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by Eva Urbaniak, N.D.
It is now official. "Baby-boomers" are approaching or have already reached their 50's. Although both men and women have to deal with their respective health issues associated with getting older, one condition continues to appear in men, more frequently, and earlier on. BPH or Benign Prostatic Hyperplasia, affects only males, and is a non-cancerous enlargement of the prostate gland. The prostate gland produces a fluid associated with a man's sexual functioning, providing a nutrient liquid for sperm. It sits at the base of the bladder and envelops the urethra. If the prostate gland enlarges, it can put so much pressure on the urethra that it blocks the passage of urine, a potential life threatening situation if the urine backs up into the kidneys, and can make ejaculation painful or reversed.

BPH is found in 50% of men aged 60, increasing to 90% at age 85. BPH can be present to any degree and may or may not cause any symptoms at all. In fact, in men who have cellular changes identified microscopically, only 50% will show any detectable enlargement, and of these, only 50% will develop any symptoms. Those who do develop symptoms don't necessarily worsen over time, and interestingly, symptom severity does not correlate well with prostate size or urinary outlet obstruction. Some men are simply more sensitive to any irritation or swelling.

Common symptoms associated with BPH are a sensation of incomplete voiding of the bladder after urinating, urinating too often, weak stream, pushing and straining to start the urine stream, and waking often at night to urinate. (Lift suggestion) Although BPH is a common problem, it is poorly understood. The general consensus among conventional doctors is that BPH is an inevitable and irreversible condition caused by aging, changing levels of sex hormones, insulin, prolactin, and growth factors. I don't agree. And apparently, I am not alone. The following true story illustrates my point.

Recently, I went to a club to watch a friend perform with his musical group. I sat at a table with a very pleasant "young" man. I thought he might be 35-40 years old. I was shocked to find out he was a very young-looking 54. When he heard I was a naturopath, he cheerfully volunteered that he takes "Saw Palmet-to," every day, carefully pronouncing the herb correctly. I was impressed. When I asked if he had prostate trouble, he replied, "No," but that he was taking it as a preventative measure to guarantee he doesn't get prostate problems in the future. Here was a man who had educated himself about herbs, vitamins and minerals, and was taking them to be healthier, along with some dietary and lifestyle changes.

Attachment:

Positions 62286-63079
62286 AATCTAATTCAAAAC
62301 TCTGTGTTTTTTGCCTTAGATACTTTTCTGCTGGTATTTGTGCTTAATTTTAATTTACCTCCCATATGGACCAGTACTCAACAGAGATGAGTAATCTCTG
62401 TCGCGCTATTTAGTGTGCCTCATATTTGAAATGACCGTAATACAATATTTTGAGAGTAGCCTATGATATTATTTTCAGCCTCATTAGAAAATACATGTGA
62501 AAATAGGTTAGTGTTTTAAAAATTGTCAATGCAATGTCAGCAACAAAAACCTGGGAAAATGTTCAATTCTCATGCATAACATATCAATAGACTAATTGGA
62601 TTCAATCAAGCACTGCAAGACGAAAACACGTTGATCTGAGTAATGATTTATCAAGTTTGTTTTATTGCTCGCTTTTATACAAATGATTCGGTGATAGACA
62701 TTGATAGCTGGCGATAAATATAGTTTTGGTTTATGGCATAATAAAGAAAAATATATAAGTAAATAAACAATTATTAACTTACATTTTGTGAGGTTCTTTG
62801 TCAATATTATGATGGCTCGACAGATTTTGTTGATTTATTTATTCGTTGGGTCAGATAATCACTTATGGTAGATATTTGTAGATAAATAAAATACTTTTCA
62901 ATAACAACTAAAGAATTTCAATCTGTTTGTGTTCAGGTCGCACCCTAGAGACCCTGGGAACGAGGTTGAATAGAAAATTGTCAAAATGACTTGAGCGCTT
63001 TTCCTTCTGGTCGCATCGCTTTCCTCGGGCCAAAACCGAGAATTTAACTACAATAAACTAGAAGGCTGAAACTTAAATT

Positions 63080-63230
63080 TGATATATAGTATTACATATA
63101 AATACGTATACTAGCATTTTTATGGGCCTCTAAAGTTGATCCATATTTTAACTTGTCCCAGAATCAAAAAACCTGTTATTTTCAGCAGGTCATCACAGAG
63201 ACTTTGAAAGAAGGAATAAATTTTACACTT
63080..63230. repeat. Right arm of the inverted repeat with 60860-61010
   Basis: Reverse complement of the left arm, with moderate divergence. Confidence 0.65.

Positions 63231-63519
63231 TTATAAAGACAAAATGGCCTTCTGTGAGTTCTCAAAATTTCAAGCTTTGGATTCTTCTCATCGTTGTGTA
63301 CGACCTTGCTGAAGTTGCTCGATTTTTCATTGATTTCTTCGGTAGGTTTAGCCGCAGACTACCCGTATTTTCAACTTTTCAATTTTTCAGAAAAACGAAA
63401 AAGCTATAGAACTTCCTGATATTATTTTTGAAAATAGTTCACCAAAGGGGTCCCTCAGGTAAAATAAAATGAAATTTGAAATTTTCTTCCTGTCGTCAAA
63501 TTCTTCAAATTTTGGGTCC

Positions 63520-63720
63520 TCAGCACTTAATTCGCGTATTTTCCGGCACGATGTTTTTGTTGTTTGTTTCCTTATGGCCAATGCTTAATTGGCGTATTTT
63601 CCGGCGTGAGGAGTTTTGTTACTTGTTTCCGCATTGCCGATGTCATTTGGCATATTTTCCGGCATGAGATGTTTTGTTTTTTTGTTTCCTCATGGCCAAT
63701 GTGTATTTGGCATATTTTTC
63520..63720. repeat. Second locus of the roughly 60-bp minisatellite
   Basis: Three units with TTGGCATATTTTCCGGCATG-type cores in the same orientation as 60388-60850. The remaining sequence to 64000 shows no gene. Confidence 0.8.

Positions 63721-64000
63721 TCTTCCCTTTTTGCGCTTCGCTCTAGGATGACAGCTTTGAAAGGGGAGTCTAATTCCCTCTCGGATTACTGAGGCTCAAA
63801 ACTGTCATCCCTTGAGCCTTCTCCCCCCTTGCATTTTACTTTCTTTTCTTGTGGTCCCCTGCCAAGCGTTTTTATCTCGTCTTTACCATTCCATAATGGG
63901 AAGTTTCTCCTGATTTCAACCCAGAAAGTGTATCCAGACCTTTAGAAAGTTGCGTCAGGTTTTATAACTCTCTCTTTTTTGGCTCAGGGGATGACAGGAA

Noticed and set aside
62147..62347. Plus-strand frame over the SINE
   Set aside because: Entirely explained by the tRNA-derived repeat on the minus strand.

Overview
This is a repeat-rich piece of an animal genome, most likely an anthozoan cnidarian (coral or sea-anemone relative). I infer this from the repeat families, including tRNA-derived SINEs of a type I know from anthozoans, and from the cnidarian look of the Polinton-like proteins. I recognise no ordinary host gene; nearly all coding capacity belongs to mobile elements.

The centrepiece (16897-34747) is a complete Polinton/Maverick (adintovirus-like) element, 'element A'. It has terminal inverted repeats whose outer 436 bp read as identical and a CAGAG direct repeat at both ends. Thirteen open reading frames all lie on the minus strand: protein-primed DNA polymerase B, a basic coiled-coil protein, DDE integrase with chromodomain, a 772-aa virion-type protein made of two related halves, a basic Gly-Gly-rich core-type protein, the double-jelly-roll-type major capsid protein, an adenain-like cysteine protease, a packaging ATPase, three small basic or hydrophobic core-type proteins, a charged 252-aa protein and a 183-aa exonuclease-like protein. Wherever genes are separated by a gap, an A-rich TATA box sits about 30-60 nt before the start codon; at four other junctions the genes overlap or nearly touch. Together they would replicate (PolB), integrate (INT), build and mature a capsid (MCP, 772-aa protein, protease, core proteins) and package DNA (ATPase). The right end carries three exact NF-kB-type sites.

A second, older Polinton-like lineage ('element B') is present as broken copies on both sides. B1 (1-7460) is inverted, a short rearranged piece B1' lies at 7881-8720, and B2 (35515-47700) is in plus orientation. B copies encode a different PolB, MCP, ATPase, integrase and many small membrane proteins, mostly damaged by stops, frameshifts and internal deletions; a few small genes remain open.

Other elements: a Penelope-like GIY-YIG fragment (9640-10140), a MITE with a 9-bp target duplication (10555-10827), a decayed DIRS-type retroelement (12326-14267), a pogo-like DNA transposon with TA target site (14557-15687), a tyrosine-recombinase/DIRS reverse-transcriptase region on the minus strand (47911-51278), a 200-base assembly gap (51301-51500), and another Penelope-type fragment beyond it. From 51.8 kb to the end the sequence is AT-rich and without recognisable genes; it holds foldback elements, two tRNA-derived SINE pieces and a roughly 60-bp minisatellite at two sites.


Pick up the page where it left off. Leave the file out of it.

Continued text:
BPH can be called a 20th century ailment. Its appearance and incidence has increased with the advent of "xenobiotics" such as pesticides and inorganic fertilizers contaminated with industrial pollutants, not to mention hormones in the food supply. Human glandular tissue is particularly vulnerable to such substances. Testing for heavy metals through the use of hair analysis is fairly inexpensive, and can be very revealing. (Although herbs are nutrient rich substances, sometimes it is necessary to do a bit of "chelation" and eliminate heavy metals by taking antioxidants like reduced L-Glutathione or N-Acetyl Cysteine.) Other substances that are very destructive to the genito-urinary system are alcohol and coffee.

Herbs can be our allies in creating a healthier future. It is never too late to learn about herbal medicines and apply them in our lives. Living more naturally and implementing herbal healing BEFORE problems appear is a conscious choice, not something that happens by accident. As a greater portion of the population seeks alternative methods of healing, men can take some very important steps towards health with the use of some simple herbs.

Unfortunately, conventional medicine has fallen short of providing any working solutions for men with BPH. Pharmaceutical intervention, or as one patient called it, "chemical castration," is not a workable situation for most men. The ultimate cause of BPH is an excess of 5-alpha-dihydrotestosterone, converted in the prostate and other target tissues by the enzyme, 5-alpha-reductase, from free circulating testosterone. The problem with many of the drugs used to treat BPH, is that the enzyme and hormone-blocking activity is so far-reaching and so profound, that men are impaired, physically and emotionally if their sexual functioning comes to a screeching halt. There is also a "re-bound effect" if a man stops taking the drug. The condition usually returns and often becomes worse.